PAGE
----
DAILY BRIEFINGThe Importance of Prepositions
Apr. 27 - It's the last shopping day before Saddam Hussein's birthday!
Monday was a banner day at Studieskolen. We learned that our big test would be emphasizing spoken Danish and Teacher explained that she would therefore begin emphasizing that aspect of our lessons.
I was feeling pretty good about myself, for a Monday. I was even feeling a little smug because a lot of the students were struggling to grasp the difference between tale and fortælle, which I understood plainly as "talk" and "tell," respectively. I leaned back, relaxed, and pitied them their difficulties.
It would be nice to learn Danish for "pride goeth before a fall."
Since we're in the middle of a section dealing with medical situations ("I have a toothache," "I get dizzy when I work at my computer," "It hurts when I go to the toilet"), we were asked to share our local healthcare experiences with the class—a good exercise of our spoken Danish skills.
(Although you have to admit it was fraught with peril: our most recent vocabulary lessons have been stressing the scatalogical.)
And so we learned how Ireland spent four days in the hospital after (improperly) preparing a chicken dinner for a big dinner party; how America and her Danish fiance had attempted to bamboozle the system before she was eligible by having him call the emergency night line and present with her symptoms; and how Japan had wrangled a doctor for skin and eye problems. For myself, I described the episode of gout that left me barefoot at the altar last summer.
Notable footwear: less is more.
I won't repeat the whole story—I covered it in detail last summer. Furthermore, because I was speaking Danish rather than English I had to trim the whole thing down to seven or eight sentences.
Nothing makes me happier, on ordinary occassions, than to elicit hearty laughter from a roomful of people. But on this occassion I didn't quite get the joke. I wasn't being witty or ironic or anything in Danish: I was explaining how the doctors in the emergency room of Frederiksberg Emergency hospital had handed me a crutch and told me to use it and take all the Ibuprofen and painkillers I needed and that hopefully the pain would subside in time for the wedding. And yet everyone was giggling.
When I was done, it was time for questions.
"How did you get to the hospital?" asked Teacher.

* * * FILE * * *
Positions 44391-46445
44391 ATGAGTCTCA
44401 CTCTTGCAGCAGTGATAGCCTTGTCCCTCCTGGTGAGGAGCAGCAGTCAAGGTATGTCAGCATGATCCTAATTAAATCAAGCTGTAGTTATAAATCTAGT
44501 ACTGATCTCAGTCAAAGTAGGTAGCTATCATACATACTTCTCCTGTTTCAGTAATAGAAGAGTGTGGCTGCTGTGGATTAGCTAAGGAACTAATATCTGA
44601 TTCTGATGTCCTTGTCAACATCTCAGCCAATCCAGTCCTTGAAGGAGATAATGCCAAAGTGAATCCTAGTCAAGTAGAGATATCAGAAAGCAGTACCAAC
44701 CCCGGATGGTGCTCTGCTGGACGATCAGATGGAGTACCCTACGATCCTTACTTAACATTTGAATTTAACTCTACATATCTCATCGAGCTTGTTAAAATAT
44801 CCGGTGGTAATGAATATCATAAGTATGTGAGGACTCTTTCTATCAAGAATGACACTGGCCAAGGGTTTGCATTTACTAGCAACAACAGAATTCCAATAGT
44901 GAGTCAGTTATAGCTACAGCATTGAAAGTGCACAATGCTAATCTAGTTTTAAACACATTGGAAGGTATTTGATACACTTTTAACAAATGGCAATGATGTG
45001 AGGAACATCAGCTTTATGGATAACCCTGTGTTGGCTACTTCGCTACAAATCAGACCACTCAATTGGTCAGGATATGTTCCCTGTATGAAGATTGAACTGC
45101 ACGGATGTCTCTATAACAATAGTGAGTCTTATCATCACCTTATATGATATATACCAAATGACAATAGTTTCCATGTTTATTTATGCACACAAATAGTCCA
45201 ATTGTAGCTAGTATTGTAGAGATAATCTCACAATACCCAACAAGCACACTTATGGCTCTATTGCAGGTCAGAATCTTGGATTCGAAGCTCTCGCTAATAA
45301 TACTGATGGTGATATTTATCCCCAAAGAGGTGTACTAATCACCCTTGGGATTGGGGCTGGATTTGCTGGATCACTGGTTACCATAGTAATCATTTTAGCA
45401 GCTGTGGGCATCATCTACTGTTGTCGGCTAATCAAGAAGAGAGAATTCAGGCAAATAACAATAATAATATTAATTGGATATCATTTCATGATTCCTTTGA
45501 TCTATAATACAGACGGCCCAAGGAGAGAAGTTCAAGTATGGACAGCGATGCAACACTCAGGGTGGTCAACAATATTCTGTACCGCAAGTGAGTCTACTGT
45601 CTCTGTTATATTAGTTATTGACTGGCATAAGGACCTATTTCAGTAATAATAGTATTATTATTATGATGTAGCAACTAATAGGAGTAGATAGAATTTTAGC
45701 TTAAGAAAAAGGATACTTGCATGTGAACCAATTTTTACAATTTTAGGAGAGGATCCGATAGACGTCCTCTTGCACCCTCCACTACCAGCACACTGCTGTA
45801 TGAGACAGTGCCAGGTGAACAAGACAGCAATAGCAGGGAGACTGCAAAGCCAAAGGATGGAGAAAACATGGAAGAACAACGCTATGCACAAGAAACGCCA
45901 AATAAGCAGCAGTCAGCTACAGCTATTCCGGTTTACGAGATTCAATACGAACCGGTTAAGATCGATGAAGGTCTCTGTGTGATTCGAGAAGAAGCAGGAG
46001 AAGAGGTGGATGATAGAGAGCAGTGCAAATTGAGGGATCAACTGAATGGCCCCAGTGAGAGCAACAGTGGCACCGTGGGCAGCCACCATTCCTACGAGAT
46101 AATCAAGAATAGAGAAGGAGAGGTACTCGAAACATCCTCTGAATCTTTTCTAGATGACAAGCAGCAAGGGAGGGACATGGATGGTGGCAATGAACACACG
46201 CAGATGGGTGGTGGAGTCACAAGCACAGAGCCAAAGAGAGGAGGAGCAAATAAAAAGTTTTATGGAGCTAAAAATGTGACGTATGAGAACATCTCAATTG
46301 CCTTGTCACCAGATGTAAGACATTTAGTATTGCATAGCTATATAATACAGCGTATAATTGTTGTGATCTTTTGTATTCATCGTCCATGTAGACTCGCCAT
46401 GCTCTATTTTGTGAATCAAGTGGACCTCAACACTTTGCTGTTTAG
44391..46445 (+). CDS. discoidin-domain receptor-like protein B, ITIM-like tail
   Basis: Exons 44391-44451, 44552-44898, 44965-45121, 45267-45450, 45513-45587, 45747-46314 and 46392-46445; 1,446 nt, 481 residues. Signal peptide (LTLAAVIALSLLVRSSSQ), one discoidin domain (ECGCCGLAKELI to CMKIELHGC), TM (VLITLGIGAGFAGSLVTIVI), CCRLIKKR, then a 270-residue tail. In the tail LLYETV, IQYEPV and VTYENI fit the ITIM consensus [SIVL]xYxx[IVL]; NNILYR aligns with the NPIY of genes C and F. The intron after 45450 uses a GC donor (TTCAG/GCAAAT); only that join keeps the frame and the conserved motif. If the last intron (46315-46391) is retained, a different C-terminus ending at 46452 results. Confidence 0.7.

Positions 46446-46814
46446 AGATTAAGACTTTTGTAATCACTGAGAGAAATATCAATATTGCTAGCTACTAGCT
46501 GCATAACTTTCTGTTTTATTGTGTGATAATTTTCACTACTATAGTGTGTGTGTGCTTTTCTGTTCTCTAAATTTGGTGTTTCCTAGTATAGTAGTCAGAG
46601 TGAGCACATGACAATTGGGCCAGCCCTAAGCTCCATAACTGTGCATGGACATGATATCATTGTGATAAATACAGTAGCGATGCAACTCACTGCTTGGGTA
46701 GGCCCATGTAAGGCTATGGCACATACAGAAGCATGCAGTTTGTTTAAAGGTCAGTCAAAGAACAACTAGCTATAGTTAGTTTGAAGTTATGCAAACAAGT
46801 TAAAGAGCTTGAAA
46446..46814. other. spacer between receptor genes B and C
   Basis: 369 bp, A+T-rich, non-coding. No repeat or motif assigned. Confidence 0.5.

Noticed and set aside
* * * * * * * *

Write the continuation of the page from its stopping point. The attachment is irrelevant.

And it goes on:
"I rode my bike," I explained, "because you don't need your toes to ride your bike."
The laughter was redoubled.
"Laugh, laugh, laugh," I groused. "I had bad pain, it was very funny."
"No," Teacher said, calming herself down and wiping a tear from her eye. "But you went alone, on your bike?"
"No," I explained. "My wife—not wife yet, fiancee—came with me on her bike."
The classroom exploded into pandemonium—big belly laughs, massive chortles, sides splitting open.
I gave up.
Later, on a break, a few other students and I were discussing our honest feelings about Danish healthcare (we have learned to express nothing but admiration for all things Danish in the classroom). We speak English on our breaks.
"Your story was hilarious, by the way," one said. "Just the image of you guys riding your bikes in your wedding clothes. . . oh my God, it's too funny!"
"We were just in regular clothes," I said.
"I thought you said you were on your way to the wedding?"
It seemed impossible that the story I'd told could have been so wildly misinterpreted, but it helped explain the laughter: everyone visualizing me in my tuxedo, pedaling madly on some wobbly old bike to the emergency room. And then, on top of that, to imagine my bride, in her gown, pedaling alongside me, bouquet in hand—these are great images. They're funny images. But where had they come from?
I've given it some thought, and I think I've identified the source of the problem: I'd used an incorrect pronoun at some point in setting up the timing of story. I'd been trying to say I was especially worried about my foot at the time because of my forthcoming wedding day: I was concerned for the wedding day. Instead I think I said I was especially worried about my foot because it was my wedding day: that is, I was concerned on my wedding day. When you're speaking Danish at the four-year-old-level, it's surprisingly easy to make such a slip. At least it is for me.
It's hard to be proud of having mastered the difference between "talk" and "tell" when I can't even straighten out "for" and "on."
The word of the day is, obviously, på, meaning "on" (among other things). It should not be confused with for, meaning "for" (among other things).
Birthdays & So On
Ulysses S. Grant would have been 182 today. He shares his birthday with Sheena Easton (1959), Casey Kasem (1932), and Jack Klugman (1922).
It's Saur Revolution Day in Afghanistan, Veterans' Day in Finland, National Resistance Day in Slovenia, Independence Day in Sierra Leone and Togo, Freedom Day in South Africa, and Constitution Day in Yugoslavia.
© 2004, The Moron's Almanac